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Do you ever get confused between leverage and margin or margin and risk? Do they seem to be used interchangeably or for more than one thing?

If you are confused, below is a quick explanation of what they mean and how they are used in currency trading.


When you buy a house, you often have to put a down payment and borrow the rest. The amount that you have borrowed is called leverage.

Let’s give an example. If the house you want to buy costs $100, and you only have $10 dollars, you have to borrow $90 dollars to buy that house. The leverage on the house is $90.

Out of the $100, you have contributed $10. To put this into a ratio, it is 100:10, which as us math lovers know, is the same as 10:1. Leverage is often put in ratios like the one above when trading currencies.

So in a currency transaction, if the leverage offered is 25:1, then for every dollar of your money in the transaction, you are borrowing 24 dollars. If you want to open a position worth $1000, at a 25:1 leverage you are putting in $40 and borrowing $960.


Whilst leverage is the amount borrowed, margin is the amount put in, your money. To use the house example above, the margin describes your contributed $10.

But that $10 you put in refers only to the “initial margin”. Margin is also the term used for the amount of money that you need to keep in your account to sustain a position, called the maintenance margin. This is necessary because the lender needs to make sure that you can pay it back if the value of the investment drops.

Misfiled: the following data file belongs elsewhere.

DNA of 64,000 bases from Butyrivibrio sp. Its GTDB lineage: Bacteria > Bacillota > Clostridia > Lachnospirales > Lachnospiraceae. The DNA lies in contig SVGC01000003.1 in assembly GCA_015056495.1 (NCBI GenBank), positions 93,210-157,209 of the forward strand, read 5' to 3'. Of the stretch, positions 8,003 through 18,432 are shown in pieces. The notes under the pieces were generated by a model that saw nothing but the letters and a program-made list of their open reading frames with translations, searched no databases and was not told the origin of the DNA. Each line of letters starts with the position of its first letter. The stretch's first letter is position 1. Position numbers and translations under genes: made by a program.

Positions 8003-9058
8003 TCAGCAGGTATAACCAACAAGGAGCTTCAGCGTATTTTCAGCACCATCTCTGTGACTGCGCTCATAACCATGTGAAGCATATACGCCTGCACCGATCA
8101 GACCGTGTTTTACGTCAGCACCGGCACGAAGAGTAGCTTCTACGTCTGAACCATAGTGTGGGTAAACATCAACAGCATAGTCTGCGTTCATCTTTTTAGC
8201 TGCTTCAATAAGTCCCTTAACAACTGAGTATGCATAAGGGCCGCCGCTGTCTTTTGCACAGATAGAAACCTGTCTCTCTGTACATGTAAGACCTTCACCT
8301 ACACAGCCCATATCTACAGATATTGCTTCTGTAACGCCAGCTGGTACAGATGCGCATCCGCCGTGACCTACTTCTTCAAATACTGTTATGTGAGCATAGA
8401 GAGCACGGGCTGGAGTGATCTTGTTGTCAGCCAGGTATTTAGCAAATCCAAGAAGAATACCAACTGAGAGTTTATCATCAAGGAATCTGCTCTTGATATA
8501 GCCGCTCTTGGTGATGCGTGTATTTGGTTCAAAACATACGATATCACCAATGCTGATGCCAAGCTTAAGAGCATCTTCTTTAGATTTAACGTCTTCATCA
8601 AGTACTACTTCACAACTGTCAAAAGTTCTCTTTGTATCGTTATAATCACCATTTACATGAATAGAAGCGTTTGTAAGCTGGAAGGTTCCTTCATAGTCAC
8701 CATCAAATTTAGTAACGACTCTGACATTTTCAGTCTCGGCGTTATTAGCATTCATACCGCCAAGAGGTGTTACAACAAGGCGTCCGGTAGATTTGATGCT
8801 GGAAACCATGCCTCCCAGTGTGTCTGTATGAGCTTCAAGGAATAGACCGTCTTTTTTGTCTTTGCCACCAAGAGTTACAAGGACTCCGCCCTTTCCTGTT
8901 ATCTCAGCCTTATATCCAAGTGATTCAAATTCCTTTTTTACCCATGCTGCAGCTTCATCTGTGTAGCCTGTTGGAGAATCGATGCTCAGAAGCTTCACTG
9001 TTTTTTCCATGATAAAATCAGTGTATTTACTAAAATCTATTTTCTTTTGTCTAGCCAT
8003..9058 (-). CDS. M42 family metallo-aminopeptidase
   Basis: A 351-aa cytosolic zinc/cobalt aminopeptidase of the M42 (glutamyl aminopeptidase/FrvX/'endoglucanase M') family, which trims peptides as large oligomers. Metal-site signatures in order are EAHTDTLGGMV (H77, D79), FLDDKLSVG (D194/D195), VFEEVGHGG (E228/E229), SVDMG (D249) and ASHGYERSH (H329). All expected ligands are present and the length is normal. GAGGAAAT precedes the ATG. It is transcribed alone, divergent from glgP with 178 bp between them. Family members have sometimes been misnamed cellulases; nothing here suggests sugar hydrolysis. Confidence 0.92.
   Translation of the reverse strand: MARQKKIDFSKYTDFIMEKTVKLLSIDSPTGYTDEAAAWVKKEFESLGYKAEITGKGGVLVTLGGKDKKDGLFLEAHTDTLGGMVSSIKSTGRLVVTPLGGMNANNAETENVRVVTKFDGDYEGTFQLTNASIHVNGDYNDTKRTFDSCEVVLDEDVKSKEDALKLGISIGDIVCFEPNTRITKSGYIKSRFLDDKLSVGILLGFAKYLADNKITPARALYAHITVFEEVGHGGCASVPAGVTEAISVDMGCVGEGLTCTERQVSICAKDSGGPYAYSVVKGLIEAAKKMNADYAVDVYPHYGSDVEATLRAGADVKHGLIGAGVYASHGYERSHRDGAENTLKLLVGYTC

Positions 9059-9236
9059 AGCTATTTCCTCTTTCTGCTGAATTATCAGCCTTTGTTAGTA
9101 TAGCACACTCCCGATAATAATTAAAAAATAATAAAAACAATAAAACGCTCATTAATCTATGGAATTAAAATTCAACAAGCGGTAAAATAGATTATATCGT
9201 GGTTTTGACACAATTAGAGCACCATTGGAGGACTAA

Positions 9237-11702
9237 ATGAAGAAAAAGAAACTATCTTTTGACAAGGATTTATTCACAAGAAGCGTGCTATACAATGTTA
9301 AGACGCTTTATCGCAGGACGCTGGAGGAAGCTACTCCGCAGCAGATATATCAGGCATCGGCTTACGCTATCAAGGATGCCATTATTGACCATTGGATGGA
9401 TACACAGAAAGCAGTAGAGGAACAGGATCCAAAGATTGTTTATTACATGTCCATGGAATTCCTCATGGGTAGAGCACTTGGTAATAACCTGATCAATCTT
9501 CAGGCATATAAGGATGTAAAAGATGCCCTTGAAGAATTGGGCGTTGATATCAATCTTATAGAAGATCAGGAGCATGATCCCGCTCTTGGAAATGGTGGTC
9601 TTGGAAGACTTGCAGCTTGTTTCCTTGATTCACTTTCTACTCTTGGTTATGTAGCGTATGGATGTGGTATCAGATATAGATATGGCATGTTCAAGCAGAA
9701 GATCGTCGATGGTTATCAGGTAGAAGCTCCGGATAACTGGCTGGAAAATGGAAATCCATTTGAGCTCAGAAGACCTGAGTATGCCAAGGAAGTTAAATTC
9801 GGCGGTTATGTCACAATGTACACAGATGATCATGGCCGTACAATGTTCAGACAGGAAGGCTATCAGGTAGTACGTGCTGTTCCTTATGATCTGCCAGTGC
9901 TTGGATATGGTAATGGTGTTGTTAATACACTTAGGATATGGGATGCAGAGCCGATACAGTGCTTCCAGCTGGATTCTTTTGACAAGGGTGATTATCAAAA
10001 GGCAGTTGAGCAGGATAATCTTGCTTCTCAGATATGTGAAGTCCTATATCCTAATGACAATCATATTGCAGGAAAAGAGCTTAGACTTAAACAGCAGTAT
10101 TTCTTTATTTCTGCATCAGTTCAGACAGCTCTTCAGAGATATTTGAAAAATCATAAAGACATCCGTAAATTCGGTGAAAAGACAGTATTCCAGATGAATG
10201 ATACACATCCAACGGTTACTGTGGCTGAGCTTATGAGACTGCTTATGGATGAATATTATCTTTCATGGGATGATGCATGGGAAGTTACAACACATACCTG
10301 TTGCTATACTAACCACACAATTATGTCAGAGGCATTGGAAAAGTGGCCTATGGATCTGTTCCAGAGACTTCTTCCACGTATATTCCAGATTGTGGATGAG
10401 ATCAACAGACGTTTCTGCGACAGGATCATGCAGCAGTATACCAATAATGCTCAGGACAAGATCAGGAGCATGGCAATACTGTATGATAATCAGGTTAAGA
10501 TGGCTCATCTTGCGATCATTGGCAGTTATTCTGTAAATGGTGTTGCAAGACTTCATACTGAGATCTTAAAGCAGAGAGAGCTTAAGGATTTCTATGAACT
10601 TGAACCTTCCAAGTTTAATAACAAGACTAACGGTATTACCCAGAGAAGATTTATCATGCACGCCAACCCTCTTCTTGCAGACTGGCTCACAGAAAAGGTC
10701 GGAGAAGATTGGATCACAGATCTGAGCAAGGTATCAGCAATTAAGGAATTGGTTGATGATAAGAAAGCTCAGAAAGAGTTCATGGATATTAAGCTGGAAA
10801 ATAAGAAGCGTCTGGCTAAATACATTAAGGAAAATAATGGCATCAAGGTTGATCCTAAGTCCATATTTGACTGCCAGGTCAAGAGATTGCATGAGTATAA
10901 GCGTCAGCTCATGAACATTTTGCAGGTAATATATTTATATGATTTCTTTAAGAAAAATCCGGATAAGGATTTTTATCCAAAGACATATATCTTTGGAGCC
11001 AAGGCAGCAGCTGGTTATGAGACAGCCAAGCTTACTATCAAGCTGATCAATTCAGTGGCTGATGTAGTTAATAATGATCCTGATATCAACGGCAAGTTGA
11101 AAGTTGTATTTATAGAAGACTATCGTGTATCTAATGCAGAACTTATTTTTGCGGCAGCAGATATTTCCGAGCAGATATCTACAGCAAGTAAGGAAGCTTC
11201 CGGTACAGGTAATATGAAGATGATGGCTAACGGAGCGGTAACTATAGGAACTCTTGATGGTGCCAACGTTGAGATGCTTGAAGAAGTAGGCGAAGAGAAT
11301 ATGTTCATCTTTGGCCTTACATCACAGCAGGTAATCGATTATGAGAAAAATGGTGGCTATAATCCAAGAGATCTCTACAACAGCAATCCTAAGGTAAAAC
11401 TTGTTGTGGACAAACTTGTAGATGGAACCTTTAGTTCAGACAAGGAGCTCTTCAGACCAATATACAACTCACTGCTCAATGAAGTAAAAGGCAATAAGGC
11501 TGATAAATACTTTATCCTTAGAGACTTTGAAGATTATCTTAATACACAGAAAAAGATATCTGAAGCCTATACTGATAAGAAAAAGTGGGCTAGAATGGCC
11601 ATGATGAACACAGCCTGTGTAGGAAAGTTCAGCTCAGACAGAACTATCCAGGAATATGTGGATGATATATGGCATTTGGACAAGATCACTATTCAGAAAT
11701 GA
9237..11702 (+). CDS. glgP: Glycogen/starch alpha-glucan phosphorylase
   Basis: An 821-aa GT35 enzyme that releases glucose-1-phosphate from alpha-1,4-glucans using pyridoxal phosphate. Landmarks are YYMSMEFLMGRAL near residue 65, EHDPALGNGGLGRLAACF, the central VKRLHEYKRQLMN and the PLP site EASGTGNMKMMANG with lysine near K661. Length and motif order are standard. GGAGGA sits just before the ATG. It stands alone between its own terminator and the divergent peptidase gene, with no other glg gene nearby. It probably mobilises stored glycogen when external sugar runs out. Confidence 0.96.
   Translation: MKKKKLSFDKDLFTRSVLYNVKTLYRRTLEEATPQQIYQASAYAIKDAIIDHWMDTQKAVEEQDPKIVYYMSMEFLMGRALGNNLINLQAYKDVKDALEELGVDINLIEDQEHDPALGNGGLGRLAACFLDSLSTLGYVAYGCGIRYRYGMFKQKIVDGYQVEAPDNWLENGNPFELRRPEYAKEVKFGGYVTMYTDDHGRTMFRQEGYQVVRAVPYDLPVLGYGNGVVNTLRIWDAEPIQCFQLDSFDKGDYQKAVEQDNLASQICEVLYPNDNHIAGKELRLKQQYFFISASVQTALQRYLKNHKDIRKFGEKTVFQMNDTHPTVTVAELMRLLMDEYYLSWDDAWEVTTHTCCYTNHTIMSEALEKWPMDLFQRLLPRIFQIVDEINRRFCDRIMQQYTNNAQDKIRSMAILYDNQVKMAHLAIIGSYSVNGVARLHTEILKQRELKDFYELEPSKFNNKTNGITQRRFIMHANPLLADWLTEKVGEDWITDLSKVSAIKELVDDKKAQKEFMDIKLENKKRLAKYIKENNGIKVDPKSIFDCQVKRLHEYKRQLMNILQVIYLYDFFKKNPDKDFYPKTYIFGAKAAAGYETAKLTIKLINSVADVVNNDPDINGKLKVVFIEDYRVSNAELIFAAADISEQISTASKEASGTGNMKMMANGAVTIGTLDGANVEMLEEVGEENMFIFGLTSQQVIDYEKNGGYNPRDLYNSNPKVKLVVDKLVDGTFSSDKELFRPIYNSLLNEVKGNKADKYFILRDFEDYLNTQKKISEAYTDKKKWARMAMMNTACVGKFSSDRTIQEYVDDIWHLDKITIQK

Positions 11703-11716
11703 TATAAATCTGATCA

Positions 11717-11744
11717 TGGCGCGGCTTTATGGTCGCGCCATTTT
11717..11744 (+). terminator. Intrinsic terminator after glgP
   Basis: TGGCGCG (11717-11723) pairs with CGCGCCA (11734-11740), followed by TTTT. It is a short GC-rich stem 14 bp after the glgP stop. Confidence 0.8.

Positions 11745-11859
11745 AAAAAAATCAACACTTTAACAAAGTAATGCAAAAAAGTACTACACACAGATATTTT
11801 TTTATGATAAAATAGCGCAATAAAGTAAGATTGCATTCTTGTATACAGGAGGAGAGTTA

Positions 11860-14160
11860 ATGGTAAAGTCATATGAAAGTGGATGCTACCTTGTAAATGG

With the house, if it loses all its value, ultimately the bank loses $90, whilst you lose $10. So, as part of the risk management, the bank insists that you make available to them funds in case the house loses value. As the house decreases in value, the bank begins to take money from the funds you set aside, until a cut-off point whereby the house is sold to prevent further loss.

The same thing happens in currency trading. Leverage exposes a trader to the possibility that a decrease in value will exceed the initial amount that the trader put into the position. Going back to our currency example above, if the $1000 position lost $50, you have lost your initial $40, but the lender has also lost $10 as well. Your equity must now be used as the maintenance margin and the $10 is taken from it into the position, to ensure that the lender suffers no loss. Eventually, if your position threatens to wipe your account clean, there will be a point where the position will be automatically closed, called the margin call, and this varies between brokers. This can be prevented by putting in further funds.

If you are using MT4, the amount that you are still able to trade is often called “usable margin”, whilst the amount of your equity that is being used is often termed “used margin”.


This one is simpler to understand. Risk is the amount of money that you or the lender is risking.

But risk in forex trading is impacted by the amount of leverage and margin. In the house example, you are risking $10 and the bank is risking $90. But, in reality, the bank is not risking its $90 as your drawable equity covers their losses until they compel you to sell to ensure that they do not lose their money.

The degree of leverage also impacts your risk, the more leverage, the more you stand to lose. For example, if you only have $1 invested in the $100 house, you can lose $100 of your investment with a drop in value from $100 to $99. But if you put in $50 because the bank will only lend your $50, then a drop of $1 will cause little impact on your equity.

In forex, the high leverage can create a scenario similar to the $1 margin for a $100 property. Often a trader has a position on a high leverage that may not be a large position, but it can still threaten the entire balance because it is losing a lot of money. Risk management on the part of the trader is very important to ensure that a losing position is closed before it wipes off too much equity.